Quote:
Originally Posted by Ethan Winer View Post
I'm skeptical, and trying to figure out what might have happened to get a graph like that. It's not reasonable (too good) for a room that size and shape.
As I said earlier, that's what I though too, until I listened to your test tone CD and everything really sounded almost the same level.

the rear wall and left wall are outside and have insulation in them so that might do something, and I've got a dresser full of clothes in the rear corner as well as the closet full. Also the door on the right may be thin enough that the bass escapes through there not needing to be trapped.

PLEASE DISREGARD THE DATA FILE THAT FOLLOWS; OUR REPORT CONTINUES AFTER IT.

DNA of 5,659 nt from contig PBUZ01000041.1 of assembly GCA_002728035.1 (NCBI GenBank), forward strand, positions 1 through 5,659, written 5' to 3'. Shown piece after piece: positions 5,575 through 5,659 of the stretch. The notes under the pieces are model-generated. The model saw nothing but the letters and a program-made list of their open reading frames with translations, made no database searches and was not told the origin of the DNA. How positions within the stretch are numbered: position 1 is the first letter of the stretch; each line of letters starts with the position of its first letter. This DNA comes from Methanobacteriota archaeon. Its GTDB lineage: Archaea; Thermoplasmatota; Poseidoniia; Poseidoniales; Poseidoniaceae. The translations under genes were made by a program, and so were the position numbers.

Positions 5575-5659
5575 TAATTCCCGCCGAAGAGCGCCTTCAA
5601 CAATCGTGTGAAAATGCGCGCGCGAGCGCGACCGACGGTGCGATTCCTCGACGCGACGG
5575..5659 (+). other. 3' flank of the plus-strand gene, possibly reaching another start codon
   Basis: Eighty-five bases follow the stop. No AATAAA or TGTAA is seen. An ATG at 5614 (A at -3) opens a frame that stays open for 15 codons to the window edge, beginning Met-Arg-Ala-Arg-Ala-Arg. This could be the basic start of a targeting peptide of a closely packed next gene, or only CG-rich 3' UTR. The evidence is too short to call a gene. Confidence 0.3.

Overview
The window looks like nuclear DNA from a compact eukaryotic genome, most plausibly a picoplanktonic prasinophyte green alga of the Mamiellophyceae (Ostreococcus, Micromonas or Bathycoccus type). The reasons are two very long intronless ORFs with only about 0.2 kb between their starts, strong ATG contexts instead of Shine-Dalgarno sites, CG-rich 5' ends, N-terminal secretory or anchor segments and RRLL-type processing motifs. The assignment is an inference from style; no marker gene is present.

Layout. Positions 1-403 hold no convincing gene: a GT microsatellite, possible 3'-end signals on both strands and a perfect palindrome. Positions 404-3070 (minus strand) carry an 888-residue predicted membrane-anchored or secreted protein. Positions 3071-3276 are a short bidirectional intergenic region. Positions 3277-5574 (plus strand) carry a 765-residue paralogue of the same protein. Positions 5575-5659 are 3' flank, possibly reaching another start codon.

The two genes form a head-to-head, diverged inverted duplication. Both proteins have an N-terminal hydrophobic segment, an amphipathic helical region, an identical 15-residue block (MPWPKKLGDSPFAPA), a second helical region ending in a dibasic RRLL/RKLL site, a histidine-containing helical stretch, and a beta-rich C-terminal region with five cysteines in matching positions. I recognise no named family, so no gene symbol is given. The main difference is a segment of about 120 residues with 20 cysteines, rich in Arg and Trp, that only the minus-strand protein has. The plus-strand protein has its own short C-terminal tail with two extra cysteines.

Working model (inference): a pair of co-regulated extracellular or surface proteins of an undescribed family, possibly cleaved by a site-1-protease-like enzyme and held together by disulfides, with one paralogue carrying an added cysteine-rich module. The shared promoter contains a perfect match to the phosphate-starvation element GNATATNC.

Also I figured out that my thoughts on speaker placement were wrong. I moved the desk and mic out to about 2' 3" from the wall and expected the nulls to move down to 500hz, but they stayed at 600. I guess it was just coincidence that my nulls were at the frequency exactly the distance from my walls to my monitors.
Old 8th June 2009
  #10
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Ethan Winer's Avatar
 

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Quote:
Originally Posted by AnthonyHues View Post
I listened to your test tone CD and everything really sounded almost the same level.
If you get a chance, I'd love to see a plot of the response using my 1 Hz spaced test tones. Though it takes a while to run and note every point on the included graph paper.

If it's still that flat you should consider yourself one very lucky guy!

--Ethan
Old 8th June 2009
  #11
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Alright, I don't have an SPL meter, but I ran the sounds in Sonar and recorded the output.

It's not quite as flat as the other test, but it's still pretty good.